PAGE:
The leakage orifice 22 and the flow orifice 20 can be of either a sharp edge orifice type (and therefore relatively independent of the viscosity effect of the liquid) or can include a viscous resistance, usually in the form of a length of tubing. It is preferably, from the standpoint of operation of the flow orifice control, to keep the viscosity effect on the flow characteristics of the orifice 26 comparatively small, so that the flow of liquid will not change significantly with the liquidviscosity, which, due to the fact that the liquid is a mixture of oil and water, is an unknown factor and may vary widely.
The leakage orifice 22 operates mainly, while passing generally pure oil when the sensing control 16 is not active. It is therefore preferable to make the leakage orifice 22 viscosity sensitive to minimize the flow of liquid for primingpurposes. This viscous effect may include a small length of tubing, which will make the flow therethrough, in a known manner, sensitive to viscosity.
The pressure level in the gravity separator 24 is maintained at a certain constant preselected level, as dictated by the setting of the outlet pressure relief valve assembly 134. This setting is preferably selected in such a way that only aminimum of throttling action in flow control valve 18 takes place.
Referring now to FIG. 2 of the drawings, there is illustrated a gravity type separator generally designated by reference number 24' and which is generally similar to the gravity separator of FIG. 2 of aforementioned U.S. Pat. No. 4,534,860wherein the specific features and operation are fully described in the specification thereof, which disclosure in U.S. Pat. No. 4,534,860 is incorporated herein by reference.
There is however some difference between the gravity separator 24' of FIG. 2 of this present application and that of the disclosure of U.S. Pat. No. 4,534,860, in that in the present gravity separator, there is provided an oil replenishingcircuit which includes the aforementioned inverse relief valve 28.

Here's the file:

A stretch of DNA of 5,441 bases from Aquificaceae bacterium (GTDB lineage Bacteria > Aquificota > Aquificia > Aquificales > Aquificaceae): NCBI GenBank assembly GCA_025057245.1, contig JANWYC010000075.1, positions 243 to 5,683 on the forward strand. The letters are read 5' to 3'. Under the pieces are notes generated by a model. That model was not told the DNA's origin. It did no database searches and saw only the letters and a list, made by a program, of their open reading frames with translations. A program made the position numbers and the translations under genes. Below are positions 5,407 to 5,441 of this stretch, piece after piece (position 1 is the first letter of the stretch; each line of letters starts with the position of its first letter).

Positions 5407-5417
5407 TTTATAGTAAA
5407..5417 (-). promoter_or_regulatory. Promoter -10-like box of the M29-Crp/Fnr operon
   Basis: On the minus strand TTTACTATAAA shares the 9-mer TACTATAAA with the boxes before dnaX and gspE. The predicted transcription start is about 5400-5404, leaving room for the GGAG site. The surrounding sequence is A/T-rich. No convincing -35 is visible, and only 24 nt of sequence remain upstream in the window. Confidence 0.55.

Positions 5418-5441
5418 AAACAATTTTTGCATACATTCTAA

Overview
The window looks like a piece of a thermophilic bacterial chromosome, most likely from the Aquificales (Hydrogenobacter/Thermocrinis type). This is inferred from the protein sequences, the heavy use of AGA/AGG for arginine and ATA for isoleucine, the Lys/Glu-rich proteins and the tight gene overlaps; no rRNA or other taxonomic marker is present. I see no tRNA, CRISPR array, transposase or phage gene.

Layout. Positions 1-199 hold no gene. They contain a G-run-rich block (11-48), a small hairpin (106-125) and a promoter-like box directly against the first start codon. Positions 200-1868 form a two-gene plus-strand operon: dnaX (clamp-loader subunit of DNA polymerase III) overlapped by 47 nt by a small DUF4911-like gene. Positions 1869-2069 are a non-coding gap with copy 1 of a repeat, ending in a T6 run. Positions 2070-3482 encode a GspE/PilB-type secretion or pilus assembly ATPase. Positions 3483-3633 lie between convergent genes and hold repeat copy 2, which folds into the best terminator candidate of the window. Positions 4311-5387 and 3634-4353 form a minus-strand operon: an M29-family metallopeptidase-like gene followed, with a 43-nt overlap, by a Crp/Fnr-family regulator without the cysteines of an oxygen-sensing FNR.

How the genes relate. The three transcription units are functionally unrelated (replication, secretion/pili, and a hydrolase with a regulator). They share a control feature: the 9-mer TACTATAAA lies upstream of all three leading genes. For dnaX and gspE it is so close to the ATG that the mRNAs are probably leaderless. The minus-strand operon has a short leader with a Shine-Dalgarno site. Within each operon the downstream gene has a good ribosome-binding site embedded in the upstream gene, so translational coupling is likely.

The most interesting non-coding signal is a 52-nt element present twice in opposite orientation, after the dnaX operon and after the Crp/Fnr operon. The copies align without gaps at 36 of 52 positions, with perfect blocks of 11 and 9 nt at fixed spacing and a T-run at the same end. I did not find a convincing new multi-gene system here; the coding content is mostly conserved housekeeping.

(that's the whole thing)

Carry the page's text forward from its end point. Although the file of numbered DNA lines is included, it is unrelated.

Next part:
When the water unloading circuit including the aforementioned solenoid valve 26 is activated in response to an applied control signal A1 (e.g. a manual, push button control), the valve 26 will evacuate accumulated water from the interior of theseparator housing 122. The displaced water from space 123 in the separator housing 122 is replenished in the upper space 124 of the separator above the meniscus 124a through the inverse relief valve assembly 28 and from circuit B (schematically shown)which is directly connected by means of flow line 124 to the inlet port 35 of the centrifugal separator 10, and to the output port of the pump 14 of the system.
By opening the space 123 of the separator to the system water reservoir 126, due to the resistance of the flow control valve 18, the pressure within the gravity separator 24' drops to a level at which the pressure differential between thepressure in the circuit B and the pressure in space 124 of the separator will be sufficient to overcome the preload of the spring 128 of the inverse relief valve 28, to permit activation of the poppet 130 thereof, and therefore directly connect the space124 with the circuit B which in turn, as aforementioned, is connected to the output port 30 of the pump 14.